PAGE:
World Economic Forum Names Top 5 African Female Innovators

Three of WEF's top five African women innovators (photo via
Three of WEF’s top five African women innovators (photo via

article by Fumnanya Agbugah via

On Friday, the World Economic Forum on Africa presented the five winners of the conference’s challenge to find Africa’s top women innovators. The winners, whose innovations were from the areas including mobile health insurance, solar powered vending carts, bio medical materials and IT training as well as food processing, hail from Kenya, Rwanda, South Africa, Tanzania and Uganda.

Currently, Africa has the youngest population in the world and this is expected to double by 2045. In view of this, several global leaders have attested to the fact that Africa’s future lies in the hands of its youthful population. The region’s start-up businesses are gaining confidence and scale with a growing number of innovations achieving recognition beyond the region’s borders. However, a lot still has to be done in order to create an enabling environment that will allow women to flourish. Due to this set back, the World Economic Forum decided to run this competition to find Africa’s top female innovators especially as the potential of women entrepreneurs is far from optimum.

“I strongly believe that the 21st century will be Africa’s century, that its young population has the potential to build a world where they are not only materially better off, but also where things are fairer, more sustainable and more tolerant than at any other time in history. But this will not be achieved unless women are able to make a full contribution. This is why we are showcasing Africa’s best female entrepreneurs in Kigali this week,” said Elsie Kanza, Head of Africa at the World Economic Forum.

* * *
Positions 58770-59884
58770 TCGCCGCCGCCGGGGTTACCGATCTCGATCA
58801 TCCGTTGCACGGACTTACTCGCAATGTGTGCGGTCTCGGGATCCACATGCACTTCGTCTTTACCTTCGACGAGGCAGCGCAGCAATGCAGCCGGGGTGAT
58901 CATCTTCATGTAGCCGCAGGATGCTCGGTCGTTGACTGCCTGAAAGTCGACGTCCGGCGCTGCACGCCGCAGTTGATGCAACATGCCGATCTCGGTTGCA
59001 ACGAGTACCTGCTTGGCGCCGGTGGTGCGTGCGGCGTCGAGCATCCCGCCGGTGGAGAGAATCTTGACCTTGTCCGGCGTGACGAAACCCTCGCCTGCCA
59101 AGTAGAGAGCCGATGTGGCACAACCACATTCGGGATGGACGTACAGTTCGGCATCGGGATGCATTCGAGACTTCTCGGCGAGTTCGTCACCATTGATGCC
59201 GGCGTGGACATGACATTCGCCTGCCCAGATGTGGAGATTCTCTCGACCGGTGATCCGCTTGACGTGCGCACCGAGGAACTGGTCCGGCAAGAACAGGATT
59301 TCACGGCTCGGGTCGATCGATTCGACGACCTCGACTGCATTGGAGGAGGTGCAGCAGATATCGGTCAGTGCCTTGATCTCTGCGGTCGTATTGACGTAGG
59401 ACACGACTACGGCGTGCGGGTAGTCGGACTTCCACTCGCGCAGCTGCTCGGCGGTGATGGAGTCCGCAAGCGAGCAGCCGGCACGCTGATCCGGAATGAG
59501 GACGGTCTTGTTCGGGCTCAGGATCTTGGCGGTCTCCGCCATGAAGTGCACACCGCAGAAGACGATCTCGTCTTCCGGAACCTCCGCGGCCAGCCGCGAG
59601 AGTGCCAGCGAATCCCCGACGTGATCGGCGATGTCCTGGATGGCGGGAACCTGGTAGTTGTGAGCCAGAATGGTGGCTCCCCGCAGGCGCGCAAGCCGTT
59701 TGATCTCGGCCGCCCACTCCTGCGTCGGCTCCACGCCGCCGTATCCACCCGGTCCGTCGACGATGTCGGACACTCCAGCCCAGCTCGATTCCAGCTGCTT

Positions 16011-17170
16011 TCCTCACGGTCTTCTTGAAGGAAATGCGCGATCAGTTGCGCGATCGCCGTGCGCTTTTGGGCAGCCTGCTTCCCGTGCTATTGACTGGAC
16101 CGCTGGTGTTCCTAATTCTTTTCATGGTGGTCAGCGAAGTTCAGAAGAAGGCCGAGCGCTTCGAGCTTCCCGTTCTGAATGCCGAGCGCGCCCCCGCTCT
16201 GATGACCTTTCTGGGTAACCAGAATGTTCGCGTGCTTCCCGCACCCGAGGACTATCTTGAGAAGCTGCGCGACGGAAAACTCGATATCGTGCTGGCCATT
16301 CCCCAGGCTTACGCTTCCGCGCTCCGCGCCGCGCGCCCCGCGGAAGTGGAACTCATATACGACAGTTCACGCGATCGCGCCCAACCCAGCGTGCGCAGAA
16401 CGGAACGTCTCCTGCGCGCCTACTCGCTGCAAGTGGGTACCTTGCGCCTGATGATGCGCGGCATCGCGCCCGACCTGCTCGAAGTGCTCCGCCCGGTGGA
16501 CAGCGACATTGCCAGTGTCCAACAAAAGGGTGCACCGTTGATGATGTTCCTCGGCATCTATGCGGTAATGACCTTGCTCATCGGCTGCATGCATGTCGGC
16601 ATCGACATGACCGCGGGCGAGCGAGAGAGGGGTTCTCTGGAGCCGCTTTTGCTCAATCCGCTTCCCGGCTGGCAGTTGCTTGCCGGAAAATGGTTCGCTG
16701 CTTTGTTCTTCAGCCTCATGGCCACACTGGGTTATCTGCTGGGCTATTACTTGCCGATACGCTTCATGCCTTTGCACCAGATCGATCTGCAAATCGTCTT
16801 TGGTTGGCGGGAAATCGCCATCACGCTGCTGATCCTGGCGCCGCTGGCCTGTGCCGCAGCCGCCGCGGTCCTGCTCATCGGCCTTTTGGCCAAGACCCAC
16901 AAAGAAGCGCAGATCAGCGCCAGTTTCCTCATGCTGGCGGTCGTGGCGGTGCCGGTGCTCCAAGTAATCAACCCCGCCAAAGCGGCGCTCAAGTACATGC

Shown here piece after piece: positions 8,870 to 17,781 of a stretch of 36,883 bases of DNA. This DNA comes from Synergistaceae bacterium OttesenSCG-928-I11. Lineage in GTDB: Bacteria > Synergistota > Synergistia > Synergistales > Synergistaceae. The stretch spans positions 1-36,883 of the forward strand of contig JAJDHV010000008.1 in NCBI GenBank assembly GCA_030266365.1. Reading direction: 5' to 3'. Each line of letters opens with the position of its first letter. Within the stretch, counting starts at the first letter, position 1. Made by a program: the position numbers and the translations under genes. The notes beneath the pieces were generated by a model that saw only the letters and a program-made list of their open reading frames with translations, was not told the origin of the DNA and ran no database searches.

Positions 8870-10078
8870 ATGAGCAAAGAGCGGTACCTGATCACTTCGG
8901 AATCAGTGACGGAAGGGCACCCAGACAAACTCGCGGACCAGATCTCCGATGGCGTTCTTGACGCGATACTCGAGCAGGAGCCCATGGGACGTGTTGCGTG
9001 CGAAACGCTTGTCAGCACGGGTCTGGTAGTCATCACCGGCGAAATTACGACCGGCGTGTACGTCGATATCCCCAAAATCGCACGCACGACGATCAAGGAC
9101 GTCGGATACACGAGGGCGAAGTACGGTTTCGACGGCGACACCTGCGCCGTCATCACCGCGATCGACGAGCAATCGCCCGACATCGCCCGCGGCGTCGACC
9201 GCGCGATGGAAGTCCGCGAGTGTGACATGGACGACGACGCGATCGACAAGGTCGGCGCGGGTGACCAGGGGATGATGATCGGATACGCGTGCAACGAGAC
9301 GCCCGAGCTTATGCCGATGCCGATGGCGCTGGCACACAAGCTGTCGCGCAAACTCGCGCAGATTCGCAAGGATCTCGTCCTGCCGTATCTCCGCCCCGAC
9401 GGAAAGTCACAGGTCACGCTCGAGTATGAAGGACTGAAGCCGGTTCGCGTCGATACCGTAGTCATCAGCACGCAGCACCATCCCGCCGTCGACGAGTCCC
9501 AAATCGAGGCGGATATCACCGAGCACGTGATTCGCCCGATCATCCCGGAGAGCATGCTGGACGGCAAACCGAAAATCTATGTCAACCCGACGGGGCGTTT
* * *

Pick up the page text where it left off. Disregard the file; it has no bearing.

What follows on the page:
Here are Africa’s top female innovators, selected based on the criteria for the WEF Africa challenge. This required entrant companies to be less than three years old, be earning revenue for at least a year and have proven innovation and positive social impact.

Natalie Bitature – Musana Carts, Kampala, Uganda

Natalie Bitature - Musana Carts, Kampala, Uganda

Musana Carts has used frugal innovation to develop environmentally friendly, solar-powered vending carts. With a price point of $400, each Musana Cart saves 3,000 tons of carbon emissions and improves the health of cities by eliminating pollution from charcoal and kerosene stoves.

Audrey Cheng – Moringa School, Nairobi, Kenya


Audrey Cheng established Moringa School to enable an entire generation gain the skills they need to compete in the digital economy. Two years on, graduates work in the top tech companies in the region, earning, on average, 350 percent more than before they completed the course.

Lilian Makoi Rabi – bimaAFYA, Tanzania

• Lilian Makoi Rabi, bimaAFYA, Tanzania

bimaAFYA offers mobile micro-health insurance for the low income and informal sector, enabling healthcare services by drastically reducing costs with its completely mobile, paperless solution. bimaAFYA plans to expand to Kenya, Uganda, Rwanda, Nigeria and Ghana by 2017.

Nneile Nkholise – iMED Tech Group, Bloemfontein, South Africa


The iMED Tech Group uses additive manufacturing to design breast and facial prostheses for cancer and burn victims. The company only employs African women under the age of 30 with research backgrounds in mechanical engineering.

Larissa Uwase – Carl Group, Kigali, Rwanda


The Carl Group is improving the health of the nation by innovating new food products from a staple crop, the sweet potato. An agronomist by training, Larissa Uwase’s latest innovation, in partnership with the University of Rwanda, is to make spaghetti from the vegetable.

To read more, go to:

Leave a Reply